The post-Melo Nuggets have always been defined by their depth. Denver didn’t just attack you with a killer lineup, they did it with waves of them. They were a machine full of interchangeable gears, a confluence of equally skilled players that elevated the whole through sheer numeracy, and yet whose uniformity ironically tended to serve as their downfall in the postseason. But perennial regular season success is clearly something this team is still trying to strive for and the various transactions of the offseason reveals a similar desire for the “next man up” depth that has been the team’s staple for three years.
A look at what Denver’s offseason reaping produced has unearthed a comforting familiarity in terms of the depth but some trepidation in how these particular gears fit together. Questions about potential lineups range from the mop-up crew all the way to the starting unit, and many of these queries center around Brian Shaw’s unique (and currently unknowable) set of principles, what does he value most in his players? The following is a list of potential lineups Denver could throw out over the course of the season, their pros, their cons, their function, and – most importantly – the likelihood of their success.
As time continues to pass on the Nuggets offseason and people start looking ahead to the coming season one ideal seems to be carrying the belief that the Nuggets will make the playoffs and be successful there; the Nuggets are just too deep to fail.
After all the team is full of good proven players like Kenneth Faried, Wilson Chandler, and healthy Danilo Gallinari and led by a really, really good player in Ty Lawson.
Next to those proven players they have even more guys, like Evan Fournier and Jordan Hamilton, who at the moment are unproven but have shown tools that lead to the belief they can join the ranks of the good.
And just to make things even more complicated, rounding out the roster are the polarizing JaVale McGee, Nate Robinson, Andre Miller and JJ Hickson. Players that have led to a series of debates, especially on this site, as to whether or not they are actually good.
Realistically someone could say that the Nuggets will be anywhere from 10 to 13 deep with good players once everyone is healthy and it wouldn’t bring much of an argument.
It’s been several months since the NBA’s reigning GM of the Year, Masai Ujiri, was inexplicably let go by the Nuggets and replaced with Tim Connelly. Since that time the Nuggets have made a variety of eyebrow-raising moves that have accented the most turbulent offseason in recent memory. Now, in light of the Nuggets’ recent completion of putting together a full 15-man roster under the new regime, our team at RMC will divulge our first impressions of Connelly and Co.’s transactions in our latest 5-on-5. As always, we encourage you voice your answers to the following questions in the comments section below.
ESPN’s Marc Stein is reporting that the Denver Nuggets are targeting 33-year-old 3-point specialist Mike Miller, who entered the free agency market after being waived by the Miami Heat:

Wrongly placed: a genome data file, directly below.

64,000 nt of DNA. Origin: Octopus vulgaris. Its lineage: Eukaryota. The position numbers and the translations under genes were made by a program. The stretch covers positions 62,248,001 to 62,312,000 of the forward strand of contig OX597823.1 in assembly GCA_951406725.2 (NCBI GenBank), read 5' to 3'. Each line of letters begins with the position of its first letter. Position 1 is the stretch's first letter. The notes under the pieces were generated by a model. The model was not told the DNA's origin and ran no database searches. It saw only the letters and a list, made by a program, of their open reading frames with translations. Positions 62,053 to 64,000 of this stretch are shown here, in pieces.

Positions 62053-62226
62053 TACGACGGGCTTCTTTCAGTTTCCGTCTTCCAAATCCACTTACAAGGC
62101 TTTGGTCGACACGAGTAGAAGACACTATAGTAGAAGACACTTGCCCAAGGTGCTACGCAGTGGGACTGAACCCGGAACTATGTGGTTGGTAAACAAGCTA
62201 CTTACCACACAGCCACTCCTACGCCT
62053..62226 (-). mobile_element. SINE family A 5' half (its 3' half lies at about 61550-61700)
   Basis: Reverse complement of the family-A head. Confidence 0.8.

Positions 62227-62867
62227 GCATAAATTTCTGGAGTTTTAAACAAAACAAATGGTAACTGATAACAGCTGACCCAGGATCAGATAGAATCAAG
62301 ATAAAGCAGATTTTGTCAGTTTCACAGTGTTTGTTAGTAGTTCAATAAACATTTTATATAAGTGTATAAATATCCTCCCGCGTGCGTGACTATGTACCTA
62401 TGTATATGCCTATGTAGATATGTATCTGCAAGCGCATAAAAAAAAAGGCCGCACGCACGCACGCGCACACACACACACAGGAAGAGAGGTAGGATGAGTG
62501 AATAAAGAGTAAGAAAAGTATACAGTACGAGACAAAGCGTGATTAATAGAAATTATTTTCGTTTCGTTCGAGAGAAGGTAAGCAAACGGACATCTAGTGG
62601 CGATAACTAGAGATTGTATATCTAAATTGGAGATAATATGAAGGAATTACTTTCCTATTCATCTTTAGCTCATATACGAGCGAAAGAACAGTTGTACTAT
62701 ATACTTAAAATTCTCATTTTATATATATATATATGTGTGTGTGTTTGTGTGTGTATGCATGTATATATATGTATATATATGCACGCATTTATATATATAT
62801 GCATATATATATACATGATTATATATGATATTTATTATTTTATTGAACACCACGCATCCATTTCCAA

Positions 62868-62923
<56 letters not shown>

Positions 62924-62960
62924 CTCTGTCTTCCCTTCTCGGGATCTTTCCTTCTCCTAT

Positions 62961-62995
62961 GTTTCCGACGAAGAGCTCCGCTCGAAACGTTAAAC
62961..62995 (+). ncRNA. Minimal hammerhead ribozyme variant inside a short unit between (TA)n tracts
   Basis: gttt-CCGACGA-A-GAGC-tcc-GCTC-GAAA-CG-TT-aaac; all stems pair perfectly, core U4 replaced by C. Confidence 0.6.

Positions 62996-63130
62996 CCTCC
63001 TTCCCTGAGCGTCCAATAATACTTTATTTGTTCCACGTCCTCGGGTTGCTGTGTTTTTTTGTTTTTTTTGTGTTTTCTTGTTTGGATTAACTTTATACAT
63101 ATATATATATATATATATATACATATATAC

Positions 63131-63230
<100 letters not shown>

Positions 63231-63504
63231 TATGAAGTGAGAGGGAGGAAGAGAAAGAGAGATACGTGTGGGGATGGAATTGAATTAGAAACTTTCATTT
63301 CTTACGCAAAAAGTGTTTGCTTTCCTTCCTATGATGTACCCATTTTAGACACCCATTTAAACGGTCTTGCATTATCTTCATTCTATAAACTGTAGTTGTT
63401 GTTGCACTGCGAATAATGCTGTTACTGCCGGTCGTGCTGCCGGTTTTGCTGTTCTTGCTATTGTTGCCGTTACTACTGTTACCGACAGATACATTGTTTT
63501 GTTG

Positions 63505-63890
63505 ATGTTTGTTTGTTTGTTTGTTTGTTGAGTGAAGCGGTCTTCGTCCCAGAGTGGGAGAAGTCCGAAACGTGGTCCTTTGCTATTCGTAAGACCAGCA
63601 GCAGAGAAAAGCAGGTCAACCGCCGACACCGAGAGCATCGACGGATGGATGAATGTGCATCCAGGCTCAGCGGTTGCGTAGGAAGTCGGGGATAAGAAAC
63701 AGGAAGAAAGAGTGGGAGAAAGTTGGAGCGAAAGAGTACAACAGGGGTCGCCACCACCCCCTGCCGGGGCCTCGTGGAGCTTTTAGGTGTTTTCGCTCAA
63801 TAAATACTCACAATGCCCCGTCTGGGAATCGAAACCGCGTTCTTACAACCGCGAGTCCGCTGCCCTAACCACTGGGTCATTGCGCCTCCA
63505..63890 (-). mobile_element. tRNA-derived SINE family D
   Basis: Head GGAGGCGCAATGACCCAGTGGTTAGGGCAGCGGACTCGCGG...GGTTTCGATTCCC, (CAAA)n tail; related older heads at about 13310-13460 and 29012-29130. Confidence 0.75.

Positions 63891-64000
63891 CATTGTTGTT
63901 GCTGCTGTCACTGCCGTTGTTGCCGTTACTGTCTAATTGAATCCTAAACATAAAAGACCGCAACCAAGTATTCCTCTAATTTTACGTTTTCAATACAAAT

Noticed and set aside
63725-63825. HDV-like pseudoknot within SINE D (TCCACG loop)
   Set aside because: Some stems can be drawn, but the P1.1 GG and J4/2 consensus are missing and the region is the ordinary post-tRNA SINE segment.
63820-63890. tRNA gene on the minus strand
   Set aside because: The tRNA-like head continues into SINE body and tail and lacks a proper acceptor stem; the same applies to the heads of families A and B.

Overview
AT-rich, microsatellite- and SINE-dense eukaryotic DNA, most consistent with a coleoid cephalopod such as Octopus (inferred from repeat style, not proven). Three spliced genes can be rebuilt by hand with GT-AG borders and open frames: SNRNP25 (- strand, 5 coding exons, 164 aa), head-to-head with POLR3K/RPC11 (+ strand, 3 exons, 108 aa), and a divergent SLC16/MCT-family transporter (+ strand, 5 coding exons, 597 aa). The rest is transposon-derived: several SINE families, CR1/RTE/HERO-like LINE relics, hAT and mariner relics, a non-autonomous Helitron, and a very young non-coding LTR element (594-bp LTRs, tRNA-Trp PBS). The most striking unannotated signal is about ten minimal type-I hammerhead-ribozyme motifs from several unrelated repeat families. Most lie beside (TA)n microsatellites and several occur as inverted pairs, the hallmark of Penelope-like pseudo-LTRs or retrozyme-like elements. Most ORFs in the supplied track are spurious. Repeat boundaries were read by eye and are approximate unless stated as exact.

The Denver Nuggets have emerged as a new suitor at the forefront of the free-agent pursuit of Mike Miller, according to sources close to the process.
Sources told ESPN.com that the Nuggets are now getting strong consideration from Miller along with the early frontrunners in the race to sign him: Oklahoma City and Memphis.
The Nuggets, however, will be facing some stiff competition in the Miller sweepstakes. (more…)
Of the sixteen players on the Nuggets’ roster at the 2013 NBA Summer League, more than half have not had a chance to play meaningful minutes. A few of those players finally got a chance in Friday’s 91-84 loss to the Memphis Grizzlies, Denver’s fifth game in five days and their finale in Las Vegas. The Nuggets finished with a 1-5 record overall.
Maybe not, but the intensity on display Wednesday was certainly something different from what we’ve seen in the summer league so far. The Nuggets defeated the New Orleans Pelicans 87-82 in their first “playoff” game in Las Vegas, advancing to the round of 16 in the tournament with their first win in four tries.
The preliminary round of summer league concluded on Tuesday night, with the Golden State Warriors clinching a top seed and first-round bye in the upcoming tournament. On the other end of the spectrum were the Denver Nuggets, who went into the evening ranked dead last in the seeding and further cemented themselves there after getting thrashed by the Washington Wizards.
In the first game of the 2013 Las Vegas summer league, the Denver Nuggets fell to the Milwaukee Bucks in what ended up being a blowout shortly after halftime. While there were a few bright spots, the Nuggets ultimately sealed their fate by shooting a low percentage from the field and giving a halfhearted effort on the defensive side of the ball. But, this is summer league we’re talking about, so those things can be expected.
The Denver Nuggets will kick off summer league action on Saturday night against the Milwaukee Bucks, marking their ninth straight year of summer competition in Las Vegas. Interestingly enough, the Nuggets are the winningest franchise in summer league history with a cumulative 24-15 record since the Las Vegas league’s inception in 2004.